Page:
her evening gown made completely of cash, not to mention the way she walked it
down the runway, was spellbinding. 

Best line: to Delta, after talking shop
about the other contestants: “Do you think people talk about us like this?”
Yes, Raja. They do.
13. Tammie Brown (Season 1, 8th

Of all the top twenty queens on this list, Tammie Brown has the least episodes
under her belt. This is a strong indication of just how memorable this diva
was. Tammie might even be the most unique queen of Drag Race herstory, not just
as someone who pays homage to old Hollywood, but who appears to psychically live
in that era. And just like the divas of old, if a queen crossed Tammie she
could turn evil real fast. In first season we assumed that Tammie was from
another planet; by All Stars season we’d not only confirmed this fact, but had
also learned that the alien race of Busby Berkeley chorus girls she was from
was planning to invade Earth and destroy its drag queens! Popcorn and cracker

Charisma, uniqueness, nerve, and talent—Tammie has it all, and in every colour
too! It just so happens that the judges wanted different talents from their
queens. Still, Tammie haunts our dreams and everyday lives, as every quip she
has made on camera has doubled as a clownish one liner and a death threat (“You
know what they say about Palm Springs: that’s where the gays go to die”). She
even came after Michelle Visage! And without breaking her smile! She’s a psycho!
No, she’s Baby Jane! 

Best line: While applying make-up: “Beat your face! Beat
your face like you beat your hole!” I just re-watched that line and spit my
wine at the computer screen.

12. Yara Sofia (Season 3, 4th

Season three is so complex in its narrative development. There was the piece
about body shame that developed early in the season around Delta, Stacey, and
Mimi, that I am still critically working through. Before mid-season the
Heathers/Boogers rivalry had taken off, and to keep it suspenseful the gang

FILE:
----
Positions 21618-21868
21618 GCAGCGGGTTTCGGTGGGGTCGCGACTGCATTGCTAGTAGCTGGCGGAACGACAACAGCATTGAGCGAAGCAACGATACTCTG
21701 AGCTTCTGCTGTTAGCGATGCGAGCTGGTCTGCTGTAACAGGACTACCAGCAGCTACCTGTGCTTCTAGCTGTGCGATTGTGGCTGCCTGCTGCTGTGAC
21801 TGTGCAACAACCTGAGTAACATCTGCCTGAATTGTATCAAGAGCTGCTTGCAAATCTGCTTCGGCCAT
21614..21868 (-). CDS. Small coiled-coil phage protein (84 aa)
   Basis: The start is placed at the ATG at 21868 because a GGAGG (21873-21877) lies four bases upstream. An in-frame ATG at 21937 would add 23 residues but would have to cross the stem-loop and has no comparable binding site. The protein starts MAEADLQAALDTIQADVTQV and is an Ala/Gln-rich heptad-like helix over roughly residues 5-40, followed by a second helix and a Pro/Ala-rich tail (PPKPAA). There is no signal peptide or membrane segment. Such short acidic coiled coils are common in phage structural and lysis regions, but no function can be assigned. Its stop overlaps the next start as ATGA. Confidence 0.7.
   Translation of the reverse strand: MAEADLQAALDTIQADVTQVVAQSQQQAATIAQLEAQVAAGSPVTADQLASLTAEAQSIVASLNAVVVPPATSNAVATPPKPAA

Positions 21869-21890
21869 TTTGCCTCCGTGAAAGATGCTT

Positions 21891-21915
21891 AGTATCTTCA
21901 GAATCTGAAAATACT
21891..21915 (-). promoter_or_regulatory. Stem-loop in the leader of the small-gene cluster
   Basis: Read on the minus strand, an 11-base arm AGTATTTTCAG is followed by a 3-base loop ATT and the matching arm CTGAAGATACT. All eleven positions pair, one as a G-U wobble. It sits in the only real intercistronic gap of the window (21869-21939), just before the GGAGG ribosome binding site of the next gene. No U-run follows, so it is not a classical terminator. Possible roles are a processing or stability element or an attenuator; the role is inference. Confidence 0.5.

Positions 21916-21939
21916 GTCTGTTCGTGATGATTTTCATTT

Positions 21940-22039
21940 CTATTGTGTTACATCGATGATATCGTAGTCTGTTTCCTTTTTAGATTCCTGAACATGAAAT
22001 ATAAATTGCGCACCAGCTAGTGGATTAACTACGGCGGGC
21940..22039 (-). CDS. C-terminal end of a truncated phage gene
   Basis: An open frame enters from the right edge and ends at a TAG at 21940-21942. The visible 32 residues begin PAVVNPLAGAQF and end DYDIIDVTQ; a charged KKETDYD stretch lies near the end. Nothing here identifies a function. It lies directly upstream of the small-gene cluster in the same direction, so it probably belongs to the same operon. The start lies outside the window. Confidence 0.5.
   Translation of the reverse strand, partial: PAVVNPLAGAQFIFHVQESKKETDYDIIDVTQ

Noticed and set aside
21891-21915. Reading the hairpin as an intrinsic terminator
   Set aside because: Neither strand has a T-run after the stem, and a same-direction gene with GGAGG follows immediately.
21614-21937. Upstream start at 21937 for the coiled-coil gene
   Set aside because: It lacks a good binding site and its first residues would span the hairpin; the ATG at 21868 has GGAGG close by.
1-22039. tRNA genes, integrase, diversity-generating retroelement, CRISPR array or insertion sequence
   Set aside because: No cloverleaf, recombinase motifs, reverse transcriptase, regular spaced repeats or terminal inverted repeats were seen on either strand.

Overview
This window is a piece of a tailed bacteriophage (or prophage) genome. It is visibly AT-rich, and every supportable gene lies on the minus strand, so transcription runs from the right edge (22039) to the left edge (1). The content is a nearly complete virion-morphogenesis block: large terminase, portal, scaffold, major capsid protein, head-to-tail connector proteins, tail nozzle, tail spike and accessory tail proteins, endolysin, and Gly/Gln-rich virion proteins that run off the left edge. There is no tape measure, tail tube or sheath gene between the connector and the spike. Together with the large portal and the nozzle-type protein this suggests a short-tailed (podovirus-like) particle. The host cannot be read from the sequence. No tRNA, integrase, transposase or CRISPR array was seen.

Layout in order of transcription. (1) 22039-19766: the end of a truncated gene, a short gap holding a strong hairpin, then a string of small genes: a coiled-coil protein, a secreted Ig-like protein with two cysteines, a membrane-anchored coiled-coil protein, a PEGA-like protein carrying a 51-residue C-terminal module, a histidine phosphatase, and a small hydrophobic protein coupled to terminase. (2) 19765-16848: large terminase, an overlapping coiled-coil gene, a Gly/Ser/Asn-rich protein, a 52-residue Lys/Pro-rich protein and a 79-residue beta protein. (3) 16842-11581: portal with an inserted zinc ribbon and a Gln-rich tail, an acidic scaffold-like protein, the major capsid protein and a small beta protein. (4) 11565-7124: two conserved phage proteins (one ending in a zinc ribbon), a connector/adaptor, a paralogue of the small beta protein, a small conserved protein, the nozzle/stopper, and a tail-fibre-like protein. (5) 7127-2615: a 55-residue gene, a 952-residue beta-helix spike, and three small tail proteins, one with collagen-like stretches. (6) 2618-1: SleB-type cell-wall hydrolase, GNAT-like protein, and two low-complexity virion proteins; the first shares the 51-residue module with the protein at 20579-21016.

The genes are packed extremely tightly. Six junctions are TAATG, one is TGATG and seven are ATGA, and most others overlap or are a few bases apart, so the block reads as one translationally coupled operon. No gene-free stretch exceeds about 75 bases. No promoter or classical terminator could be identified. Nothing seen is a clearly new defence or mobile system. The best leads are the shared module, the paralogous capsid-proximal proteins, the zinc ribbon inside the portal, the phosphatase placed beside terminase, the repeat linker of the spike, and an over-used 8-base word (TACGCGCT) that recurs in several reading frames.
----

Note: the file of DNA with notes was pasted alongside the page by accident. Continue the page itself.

members were picked off in equal numbers. And by the time of the final four
another sub-narrative had formed from the friendship between Alexis and Yara.
In the workroom there was a dynamic between the last two standing Boogers that
wasn’t matched by Raja and Manila. We figured the top Heathers had a good hunch
that they would be facing one another in the end, hence why they couldn’t get
too to one another. Alexis and Yara, however, grew to support each other
through their trip-ups with language barriers, runway presentation, etc. They wanted
to see each other in the final two, and that is why the final lip-sync between
them, to determine which Booger would join the Heathers in the top three, was
so gut-wrenching. This wasn’t how they had envisioned it! Boogers stand
together! Alas, the pressure of the entire competition wore on Yara as it did on
Alexis, to the point that the ratio of pros to cons had become skewed. After
watching Raja win praise for pulling off an architectural feat with her money
couture, while Yara was criticized for doing basically the same thing with her
gown, we saw eye-to-eye with Yara, and we too felt ourselves lose control while
she collapsed on the main stage. That Patti Labelle song will never be the same

Best line (you guess it): “Echa pa’lante!”

11. Pandora Boxx (Season 2, 5th

A.k.a. the Susan Lucci of second season. Pandora Boxx was robbed, over and
over, and winning Miss Congeniality doesn’t make up for it. She should have won
the Country Queens challenge over Tyra, because even though Tyra’s reveal on
the main stage was boss, Pandora killed that sketch (and you can complain about
Pandora’s country girl look that episode, but whatever—they awarded Jinkx in
season five whenever she looked like garbage). Pandora’s performance as Carol
Channing in the Snatch Game was the best of that episode (“I feel so
embarrassed, all I wrote was ‘I’ve got a bunch of lovely coconuts!’”), but Tatianna
won that main challenge. And finally, Pandora was thrown to the bottom to
lip-sync against Jujubee in the Golden Gals competition, when it was Tatianna
who should have been there instead. We deserved to see Pandora Boxx go further,
but there you go. Life isn’t fair. 

I have a theory that Jinkx’s win for next drag superstar of season five was a
do-over for the misjudgment the panel made in season two to eliminate Pandora
so early. The outcry from the blogosphere and online journalist community after
Pandora’s elimination was so huge (Entertainment Weekly called it “the most
controversial elimination of the season”), and her base of followers has since
grown so gargantuan, that by season five the judges began to listen to the
fans. They got it wrong with their final choice in season five, but more on
that later. 

Pandora’s best moment (and there are so many moments):